Is Kip a Keeper Because of the Reaper

By Tony Calfo
With the departure of Sean O’Donnell and Steve McKenna in the expansion draft, the Kings had a glaring need for some muscle. Enter 35-year-old Stu Grimson, who signed a one-year contract last week to patrol the ice for the Kings in 2000. While this is a great PR move and gives the Kings a season with one of the toughest forwards to ever lace them up, how much of a difference can Stu make? After all, enforcers have moved a lot this offseason and a low draft pick could have given the Kings players like Oliwa, Cote or any number of young thugs. Why Grimson? The reason is twofold- Kip Brennan and potentially Brian McGratten.
King fans watched players like Josef Stumpel and Ziggy Palffy miss games last season due to injuries that came from players taking liberties on the ice that a physical team would never let happen. While I applaud the Kings for signing Stu, the fact is that those injuries would have happened last season even if he were a King then. A player like Grimson is never on the ice with skill players like Ziggy and Josef. Even if he were to clobber an offender, the fact is the injury will still have occurred. The most effective enforcers in the “new” NHL will be the physical players who can take shifts on the top two lines and can create room for the skill players, like Edmonton typically did with Gretzky. The players who can make the transition from goon to skater are the types that can make room nowadays by patrolling the ice and get in the way of a few pucks giving the line some offense. Darren McCarty, Randy McKay and Chris Simon are the epitome of this new breed. These players can play on one of the top lines and while the prototype enforcer seldom even dresses in the postseason, their game is perfectly suited for the physical style of play in the playoffs. It is no coincidence that all three of these players have played in the last three Stanley Cups.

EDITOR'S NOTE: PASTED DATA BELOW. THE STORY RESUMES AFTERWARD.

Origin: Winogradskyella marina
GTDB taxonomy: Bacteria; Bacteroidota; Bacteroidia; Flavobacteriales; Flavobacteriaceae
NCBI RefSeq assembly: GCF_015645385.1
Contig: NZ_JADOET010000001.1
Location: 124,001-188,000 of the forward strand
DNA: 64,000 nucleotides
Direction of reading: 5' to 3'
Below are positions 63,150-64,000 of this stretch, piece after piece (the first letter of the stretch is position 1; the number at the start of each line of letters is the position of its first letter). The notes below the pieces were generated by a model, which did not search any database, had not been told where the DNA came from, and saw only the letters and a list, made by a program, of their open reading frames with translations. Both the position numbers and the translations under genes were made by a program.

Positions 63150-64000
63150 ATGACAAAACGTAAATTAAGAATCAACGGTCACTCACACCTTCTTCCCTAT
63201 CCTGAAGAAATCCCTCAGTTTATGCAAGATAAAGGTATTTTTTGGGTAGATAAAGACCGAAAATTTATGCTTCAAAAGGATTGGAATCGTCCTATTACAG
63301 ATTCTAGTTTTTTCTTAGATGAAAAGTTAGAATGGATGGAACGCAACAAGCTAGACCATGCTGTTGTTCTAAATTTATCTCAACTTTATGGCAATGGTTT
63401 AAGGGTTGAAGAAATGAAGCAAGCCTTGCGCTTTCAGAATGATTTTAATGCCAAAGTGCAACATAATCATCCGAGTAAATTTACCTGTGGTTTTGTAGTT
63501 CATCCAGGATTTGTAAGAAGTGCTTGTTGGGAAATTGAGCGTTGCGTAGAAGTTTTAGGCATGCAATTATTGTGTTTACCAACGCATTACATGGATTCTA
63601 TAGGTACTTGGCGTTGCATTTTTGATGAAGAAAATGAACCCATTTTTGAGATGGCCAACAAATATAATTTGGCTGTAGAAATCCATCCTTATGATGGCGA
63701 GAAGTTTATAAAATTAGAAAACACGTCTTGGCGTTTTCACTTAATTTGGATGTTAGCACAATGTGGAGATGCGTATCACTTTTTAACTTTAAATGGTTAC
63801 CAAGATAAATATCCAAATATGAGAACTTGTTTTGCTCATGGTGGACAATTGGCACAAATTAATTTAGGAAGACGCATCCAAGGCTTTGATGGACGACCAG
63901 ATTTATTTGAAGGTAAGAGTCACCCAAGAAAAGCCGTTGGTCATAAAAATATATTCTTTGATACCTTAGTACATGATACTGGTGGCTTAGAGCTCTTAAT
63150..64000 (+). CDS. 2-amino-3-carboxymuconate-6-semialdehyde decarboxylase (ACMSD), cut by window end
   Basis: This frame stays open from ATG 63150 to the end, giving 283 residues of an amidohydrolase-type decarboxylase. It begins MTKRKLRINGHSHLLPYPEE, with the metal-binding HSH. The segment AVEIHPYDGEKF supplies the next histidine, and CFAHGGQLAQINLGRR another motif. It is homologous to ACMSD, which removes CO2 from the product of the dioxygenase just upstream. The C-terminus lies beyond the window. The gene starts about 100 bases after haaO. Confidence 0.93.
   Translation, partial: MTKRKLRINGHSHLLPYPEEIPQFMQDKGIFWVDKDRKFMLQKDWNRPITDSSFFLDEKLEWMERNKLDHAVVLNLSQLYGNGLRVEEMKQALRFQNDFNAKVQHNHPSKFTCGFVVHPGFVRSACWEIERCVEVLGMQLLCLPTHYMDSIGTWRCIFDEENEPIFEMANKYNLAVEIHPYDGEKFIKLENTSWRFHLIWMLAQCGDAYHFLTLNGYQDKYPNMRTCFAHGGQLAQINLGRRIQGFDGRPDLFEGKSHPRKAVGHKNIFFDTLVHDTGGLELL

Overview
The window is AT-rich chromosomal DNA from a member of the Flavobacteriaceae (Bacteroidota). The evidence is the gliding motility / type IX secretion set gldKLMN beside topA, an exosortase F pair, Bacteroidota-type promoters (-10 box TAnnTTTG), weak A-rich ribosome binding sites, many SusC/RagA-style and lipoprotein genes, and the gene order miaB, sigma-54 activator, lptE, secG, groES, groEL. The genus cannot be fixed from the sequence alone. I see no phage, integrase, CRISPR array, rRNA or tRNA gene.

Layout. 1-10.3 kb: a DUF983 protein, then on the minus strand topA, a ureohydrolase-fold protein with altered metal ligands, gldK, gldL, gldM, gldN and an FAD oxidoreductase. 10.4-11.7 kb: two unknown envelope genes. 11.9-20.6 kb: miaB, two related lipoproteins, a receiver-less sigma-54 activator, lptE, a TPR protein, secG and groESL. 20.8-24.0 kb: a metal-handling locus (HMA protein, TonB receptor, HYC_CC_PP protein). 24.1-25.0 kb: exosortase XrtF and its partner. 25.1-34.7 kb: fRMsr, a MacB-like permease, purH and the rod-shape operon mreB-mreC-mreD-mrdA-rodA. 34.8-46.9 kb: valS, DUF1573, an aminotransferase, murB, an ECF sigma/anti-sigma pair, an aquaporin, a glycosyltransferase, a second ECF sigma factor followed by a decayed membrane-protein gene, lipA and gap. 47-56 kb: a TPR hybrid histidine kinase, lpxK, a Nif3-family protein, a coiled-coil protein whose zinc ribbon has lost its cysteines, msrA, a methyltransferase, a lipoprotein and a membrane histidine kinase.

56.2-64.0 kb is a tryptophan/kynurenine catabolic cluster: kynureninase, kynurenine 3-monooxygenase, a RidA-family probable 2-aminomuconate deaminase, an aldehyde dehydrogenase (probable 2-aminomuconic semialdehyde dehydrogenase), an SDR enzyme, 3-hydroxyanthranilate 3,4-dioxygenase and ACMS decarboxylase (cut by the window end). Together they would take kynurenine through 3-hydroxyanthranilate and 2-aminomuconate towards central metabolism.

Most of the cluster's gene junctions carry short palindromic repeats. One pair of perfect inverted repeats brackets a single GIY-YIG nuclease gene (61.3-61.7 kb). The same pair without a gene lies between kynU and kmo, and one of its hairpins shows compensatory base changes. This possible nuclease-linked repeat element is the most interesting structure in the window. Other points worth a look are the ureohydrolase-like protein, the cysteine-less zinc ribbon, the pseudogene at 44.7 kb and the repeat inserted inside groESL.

Having said that, what does Stu Grimson have to do with any of the aforementioned players? Grimson is not skilled enough to play on a top line, and he seldom vacates his patrol duties. If you watch Grimson take a shift, you will see that his primary focus is not the puck, but rather the ice and his teammates. There are not many better at that aspect of the game and while the days of the “goon” are numbered, the patrolman will always have a place in hockey.

The Kings have two physical forward in their system in Kip Brennan and Brian McGratten. Brennan and McGratten have put most of the focus on the physical sides of their games, but both have progressed offensively. Brennan is still learning the forward position and McGratten found a bit of a scoring touch following a trade this season. Make no mistake, neither of these players will ever be mentioned in the same breath as Lemieux and Gretzky, but the potential is there- coaching and hard work can help it evolve.

The role of Stu Grimson in this will be to teach these youngsters to patrol the ice. Both players will at least get a training camp with Grimson and Brennan may stick this season. Grimson possesses a lot of what this new enforcer needs- he is very articulate and smart and he seldom takes bad penalties (the playoffs a couple of years ago being an anomaly). Grimson also lives by the code of the enforcer- this makes his teammates safe from payback hits and cheap shots.

How much can a 35 year-old forward help the Kings system? The answer may in the amount of penalty minutes Brennan and McGratten don’t accumulate. If players stay away from our forwards, they are doing the job that Grimson is teaching them. After all, an ounce of prevention…